Common Causes of Performance Issues
A newer version of this documentation is available. Use the version menu above to view the most up-to-date release of the Greenplum 5.x documentation.
Common Causes of Performance Issues
This section explains the troubleshooting processes for common performance issues and potential solutions to these issues.
Identifying Hardware and Segment Failures
The performance of Greenplum Database depends on the hardware and IT infrastructure on which it runs. Greenplum Database is comprised of several servers (hosts) acting together as one cohesive system (array); as a first step in diagnosing performance problems, ensure that all Greenplum Database segments are online. Greenplum Database's performance will be as fast as the slowest host in the array. Problems with CPU utilization, memory management, I/O processing, or network load affect performance. Common hardware-related issues are:
- Disk Failure – Although a single disk failure should not dramatically affect database performance if you are using RAID, disk resynchronization does consume resources on the host with failed disks. The gpcheckperf utility can help identify segment hosts that have disk I/O issues.
- Host Failure – When a host is offline, the segments on that host are nonoperational. This means other hosts in the array must perform twice their usual workload because they are running the primary segments and multiple mirrors. If mirrors are not enabled, service is interrupted. Service is temporarily interrupted to recover failed segments. The gpstate utility helps identify failed segments.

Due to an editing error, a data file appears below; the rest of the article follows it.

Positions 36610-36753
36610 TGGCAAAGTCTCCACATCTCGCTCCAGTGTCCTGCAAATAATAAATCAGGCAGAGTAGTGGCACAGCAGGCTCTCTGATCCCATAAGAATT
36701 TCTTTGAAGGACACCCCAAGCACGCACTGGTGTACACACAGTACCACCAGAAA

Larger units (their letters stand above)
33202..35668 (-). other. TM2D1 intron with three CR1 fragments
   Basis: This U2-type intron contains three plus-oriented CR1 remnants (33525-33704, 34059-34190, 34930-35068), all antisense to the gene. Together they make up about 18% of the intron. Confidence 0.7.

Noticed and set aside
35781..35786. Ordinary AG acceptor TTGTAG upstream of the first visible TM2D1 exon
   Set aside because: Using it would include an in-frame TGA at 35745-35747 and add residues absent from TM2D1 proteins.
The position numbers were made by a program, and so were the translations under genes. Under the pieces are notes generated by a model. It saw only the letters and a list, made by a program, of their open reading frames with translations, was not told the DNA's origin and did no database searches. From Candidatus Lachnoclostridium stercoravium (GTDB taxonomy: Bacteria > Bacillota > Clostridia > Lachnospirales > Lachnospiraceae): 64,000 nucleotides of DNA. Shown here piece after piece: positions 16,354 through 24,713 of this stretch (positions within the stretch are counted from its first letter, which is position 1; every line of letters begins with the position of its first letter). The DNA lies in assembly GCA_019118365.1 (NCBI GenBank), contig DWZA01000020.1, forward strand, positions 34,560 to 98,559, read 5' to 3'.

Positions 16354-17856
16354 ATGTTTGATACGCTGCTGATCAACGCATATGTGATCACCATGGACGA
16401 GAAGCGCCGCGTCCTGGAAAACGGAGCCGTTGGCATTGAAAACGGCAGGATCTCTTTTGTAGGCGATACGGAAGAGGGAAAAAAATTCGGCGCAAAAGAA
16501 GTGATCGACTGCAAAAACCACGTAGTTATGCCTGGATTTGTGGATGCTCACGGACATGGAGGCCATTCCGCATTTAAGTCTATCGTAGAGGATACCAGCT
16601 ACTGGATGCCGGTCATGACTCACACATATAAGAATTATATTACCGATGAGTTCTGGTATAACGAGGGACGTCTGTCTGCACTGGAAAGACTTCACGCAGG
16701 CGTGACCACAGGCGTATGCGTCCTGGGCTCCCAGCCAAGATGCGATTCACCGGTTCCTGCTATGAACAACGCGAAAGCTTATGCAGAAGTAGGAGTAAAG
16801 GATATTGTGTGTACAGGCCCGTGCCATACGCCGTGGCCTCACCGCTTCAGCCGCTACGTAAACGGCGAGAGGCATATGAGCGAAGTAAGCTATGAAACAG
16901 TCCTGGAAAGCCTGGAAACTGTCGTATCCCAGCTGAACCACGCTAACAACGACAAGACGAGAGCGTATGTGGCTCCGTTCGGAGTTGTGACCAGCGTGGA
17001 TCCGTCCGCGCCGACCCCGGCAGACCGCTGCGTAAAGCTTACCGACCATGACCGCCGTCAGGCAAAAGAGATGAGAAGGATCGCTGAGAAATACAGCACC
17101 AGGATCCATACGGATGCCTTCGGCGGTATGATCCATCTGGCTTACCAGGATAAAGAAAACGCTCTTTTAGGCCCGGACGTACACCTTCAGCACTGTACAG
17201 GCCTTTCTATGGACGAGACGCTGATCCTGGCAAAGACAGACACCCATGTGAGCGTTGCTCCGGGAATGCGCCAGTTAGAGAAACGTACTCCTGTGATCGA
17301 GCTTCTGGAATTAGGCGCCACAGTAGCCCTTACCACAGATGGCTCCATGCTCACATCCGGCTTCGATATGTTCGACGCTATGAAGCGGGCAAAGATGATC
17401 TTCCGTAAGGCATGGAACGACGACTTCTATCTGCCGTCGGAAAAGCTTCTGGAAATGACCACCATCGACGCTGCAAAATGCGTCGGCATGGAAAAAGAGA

- Network Failure – Failure of a network interface card, a switch, or DNS server can bring down segments. If host names or IP addresses cannot be resolved within your Greenplum array, these manifest themselves as interconnect errors in Greenplum Database. The gpcheckperf utility helps identify segment hosts that have network issues.
Disk Capacity – Disk capacity on your segment hosts should never
exceed 70 percent full. Greenplum Database needs some free space for runtime
processing. To reclaim disk space that deleted rows occupy, run
VACUUM after loads or updates. The gp_toolkit
administrative schema has many views for checking the size of distributed database
See the Greenplum Database Reference Guide for information about checking database object sizes and disk space.
A database system has a limited CPU capacity, memory, and disk I/O resources. When multiple workloads compete for access to these resources, database performance suffers. Resource management maximizes system throughput while meeting varied business requirements. Greenplum Database provides resource queues and resource groups to help you manage these system resources.
Resource queues and resource groups limit resource usage and the total number of concurrent queries executing in the particular queue or group. By assigning database roles to the appropriate queue or group, administrators can control concurrent user queries and prevent system overload. For more information about resource queues and resource groups, including selecting the appropriate scheme for your Greenplum Database environment, see Managing Resources.
Greenplum Database administrators should run maintenance workloads such as data loads and VACUUM ANALYZE operations after business hours. Do not compete with database users for system resources; perform administrative tasks at low-usage times.